Fossil Evidence of Laminitis in Ancient Horses

Fossil Evidence of Laminitis in Ancient Horses

Wallett found that 75.25% of the specimens exhibited some signs consistent with chronic laminitis, and changes consistent with severe, chronic laminitis appeared in 6.08%.

Photo: Courtesy Lane Wallett, DVM

Over the past several million years, horses have evolved from the Eocene era's Labrador-sized mammal to today's modern, domesticated equine. In studying the Equus species' fossil record, researchers have discovered evidence of sidebone, ringbone, arthritis, navicular disease, and other hoof conditions, but until recently they've documented no reports of laminitis. Many have chalked this up to a lack of human influence and predation of vulnerable animals, but Lane Wallett, DVM, a PhD candidate in the University of Florida College of Veterinary Medicine's Department of Physiological Sciences, wasn't convinced. So she conducted a study of ancient equine coffin bones and presented her findings at the 2013 International Equine Conference on Laminitis and Diseases of the Foot, held Nov. 1-3 in West Palm Beach, Fla.

"Chronic laminitis in horses has long been conceptualized as a disease of domestication, a result of husbandry practices replacing wild behavior and nutritional patterns," Wallett said. "However, the growing body of research suggests that the disease may be common in modern feral horses."

Factors Wallett believes contribute to laminitis' natural development through the ages include horses' digit reduction from five to one and their transition from short to high-crowned hypsodont (constantly erupting) teeth.

"Dentition transition means nutrition transition," she said. "It correlates with the rise of grassland and horses going from browsers to grazers and consuming more carbohydrates (as high-carbohydrate diets have been linked to laminitis development)."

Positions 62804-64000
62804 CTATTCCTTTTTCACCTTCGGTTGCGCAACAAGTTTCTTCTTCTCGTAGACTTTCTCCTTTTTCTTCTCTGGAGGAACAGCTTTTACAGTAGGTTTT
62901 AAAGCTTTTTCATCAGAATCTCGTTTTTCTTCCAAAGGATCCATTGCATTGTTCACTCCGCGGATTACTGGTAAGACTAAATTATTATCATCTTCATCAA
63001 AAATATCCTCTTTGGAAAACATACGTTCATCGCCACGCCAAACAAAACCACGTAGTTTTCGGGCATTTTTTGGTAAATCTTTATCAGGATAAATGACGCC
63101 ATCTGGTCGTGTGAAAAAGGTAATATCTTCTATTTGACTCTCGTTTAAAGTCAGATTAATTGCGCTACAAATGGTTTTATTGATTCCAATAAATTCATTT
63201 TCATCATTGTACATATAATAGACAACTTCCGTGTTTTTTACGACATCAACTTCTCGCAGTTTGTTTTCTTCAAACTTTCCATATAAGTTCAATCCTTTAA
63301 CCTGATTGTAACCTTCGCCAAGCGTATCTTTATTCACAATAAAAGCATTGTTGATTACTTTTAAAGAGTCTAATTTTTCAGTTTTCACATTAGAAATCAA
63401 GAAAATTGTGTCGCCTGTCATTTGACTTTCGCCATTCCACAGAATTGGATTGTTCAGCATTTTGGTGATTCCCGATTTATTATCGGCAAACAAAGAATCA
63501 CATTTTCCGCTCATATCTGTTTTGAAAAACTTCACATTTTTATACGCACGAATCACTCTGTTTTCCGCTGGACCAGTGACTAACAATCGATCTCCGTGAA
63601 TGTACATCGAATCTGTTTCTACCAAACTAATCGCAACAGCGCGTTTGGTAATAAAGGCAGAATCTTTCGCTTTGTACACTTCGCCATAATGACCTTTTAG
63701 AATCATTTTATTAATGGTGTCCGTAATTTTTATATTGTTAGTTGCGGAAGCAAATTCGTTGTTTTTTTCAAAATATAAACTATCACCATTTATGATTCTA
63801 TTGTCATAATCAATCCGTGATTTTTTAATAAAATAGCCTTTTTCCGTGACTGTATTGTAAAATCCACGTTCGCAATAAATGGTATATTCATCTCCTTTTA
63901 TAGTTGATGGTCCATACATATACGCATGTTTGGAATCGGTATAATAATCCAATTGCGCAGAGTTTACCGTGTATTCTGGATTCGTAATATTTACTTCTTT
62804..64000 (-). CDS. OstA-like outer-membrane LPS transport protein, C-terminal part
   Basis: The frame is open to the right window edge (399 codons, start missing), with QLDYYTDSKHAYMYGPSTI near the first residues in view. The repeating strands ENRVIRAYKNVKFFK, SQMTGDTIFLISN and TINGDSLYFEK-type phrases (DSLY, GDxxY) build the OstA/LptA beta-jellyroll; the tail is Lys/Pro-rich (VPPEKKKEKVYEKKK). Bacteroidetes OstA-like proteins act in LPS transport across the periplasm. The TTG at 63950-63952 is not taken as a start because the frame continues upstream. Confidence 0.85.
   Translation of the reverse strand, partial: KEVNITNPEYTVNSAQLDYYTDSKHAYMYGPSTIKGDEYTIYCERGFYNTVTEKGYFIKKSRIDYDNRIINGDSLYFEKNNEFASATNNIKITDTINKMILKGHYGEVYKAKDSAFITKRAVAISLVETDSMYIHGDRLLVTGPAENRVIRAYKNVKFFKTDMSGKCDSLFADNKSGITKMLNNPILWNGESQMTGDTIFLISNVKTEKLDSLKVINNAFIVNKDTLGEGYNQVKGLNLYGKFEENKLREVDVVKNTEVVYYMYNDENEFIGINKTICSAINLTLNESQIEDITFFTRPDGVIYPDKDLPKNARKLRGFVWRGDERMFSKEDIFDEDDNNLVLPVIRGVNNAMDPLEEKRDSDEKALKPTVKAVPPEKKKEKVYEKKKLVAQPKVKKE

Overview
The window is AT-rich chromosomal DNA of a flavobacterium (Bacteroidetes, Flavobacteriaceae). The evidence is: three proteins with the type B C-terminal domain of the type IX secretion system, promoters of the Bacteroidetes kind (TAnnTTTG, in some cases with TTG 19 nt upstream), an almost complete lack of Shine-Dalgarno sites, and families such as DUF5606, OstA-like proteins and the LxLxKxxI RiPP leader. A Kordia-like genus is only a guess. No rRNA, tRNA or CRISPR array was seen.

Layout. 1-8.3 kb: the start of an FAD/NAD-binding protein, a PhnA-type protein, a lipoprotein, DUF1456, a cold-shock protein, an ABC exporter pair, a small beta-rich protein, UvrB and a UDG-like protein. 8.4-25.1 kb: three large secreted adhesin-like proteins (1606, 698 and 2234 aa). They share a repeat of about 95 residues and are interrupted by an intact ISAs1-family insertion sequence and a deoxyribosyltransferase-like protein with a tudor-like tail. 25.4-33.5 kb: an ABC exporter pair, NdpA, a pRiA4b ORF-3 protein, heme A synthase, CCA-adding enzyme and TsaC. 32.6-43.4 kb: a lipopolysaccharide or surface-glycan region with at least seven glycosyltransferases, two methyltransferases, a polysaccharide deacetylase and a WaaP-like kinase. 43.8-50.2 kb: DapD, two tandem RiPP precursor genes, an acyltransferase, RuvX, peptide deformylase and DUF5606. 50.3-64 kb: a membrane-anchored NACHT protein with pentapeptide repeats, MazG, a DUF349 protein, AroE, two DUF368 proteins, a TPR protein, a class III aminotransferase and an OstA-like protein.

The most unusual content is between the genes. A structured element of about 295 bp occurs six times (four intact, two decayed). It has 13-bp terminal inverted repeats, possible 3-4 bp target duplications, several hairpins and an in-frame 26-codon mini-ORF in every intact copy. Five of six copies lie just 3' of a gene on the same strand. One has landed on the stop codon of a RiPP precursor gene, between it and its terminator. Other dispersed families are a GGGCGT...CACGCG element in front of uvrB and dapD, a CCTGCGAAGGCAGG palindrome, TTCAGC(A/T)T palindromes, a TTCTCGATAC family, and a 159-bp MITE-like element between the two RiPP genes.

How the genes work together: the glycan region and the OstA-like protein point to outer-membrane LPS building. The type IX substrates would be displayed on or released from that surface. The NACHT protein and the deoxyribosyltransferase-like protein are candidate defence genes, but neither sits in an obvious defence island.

In Wallett's study, she examined 1,119 distal phalanx (P3, or coffin bone) fossils from collections at the American Museum of Natural History, the Smithsonian Institution's National Museum of Natural History, and the University of Florida's Museum of Natural History. These ranged in age from 1-3.5 million years old. She examined each phalanx for signs consistent with chronic laminitis, including exostosis (new bony growth), vascular proliferation (increase in blood vessel openings in the bone), solar border proliferation/lipping, osteolysis (dissolving of bone), cortex thinning, and medullary (bone marrow) density loss.

The two very white P3s are casts of modern healthy and laminitic feet. The other specimens are fossils from about 1.8 million years ago, one healthy and one showing signs of laminitis.

Photo: Courtesy Lane Wallett, DVM

Wallett found that 75.25% of the specimens exhibited some signs consistent with chronic laminitis, and changes consistent with severe, chronic laminitis appeared in 6.08%.

"The most frequent pathology observed was roughening of the tendinous and laminar attachment sites, paired with abnormal vascular enlargement and proliferation," Wallett said. "Nearly one-third of phalanges studied also displayed considerable bone remodeling."

Wallett noted, however, that there were some limitations to her study. For instance, the fossils that end up curated in the museum (and, thus, were included in the study) might only represent those in the best condition, with less perfect specimens left in the field. Also, she said it would be difficult to compare horses from different eras (e.g., temperate vs. ice age).

Going forward, Wallett said she would like look at individual characteristics of these digits and how common and/or severe they are. She is also using computed tomography to better understand changes within each fossil's internal structure. "Together, these approaches should give us a more complete picture of how laminitis affected these prehistoric animals and how this compares to modern horses," she explained.

"Evidence of laminitis in the history of horses millions of years predomestication places its origins far earlier than previously thought," Wallett said in conclusion. She explained that this is important for better understanding disease risk factors and prevention, and for recognizing that no human influence is required for horses to develop laminitis.

About the Author

Alexandra Beckstett, The Horse Managing Editor

Alexandra Beckstett, Managing Editor of The Horse and a native of Houston, Texas, is a lifelong horse owner who has shown successfully on the national hunter/jumper circuit and dabbled in hunter breeding. After graduating from Duke University, she joined Blood-Horse Publications as Assistant Editor of its book division, Eclipse Press, before joining The Horse.

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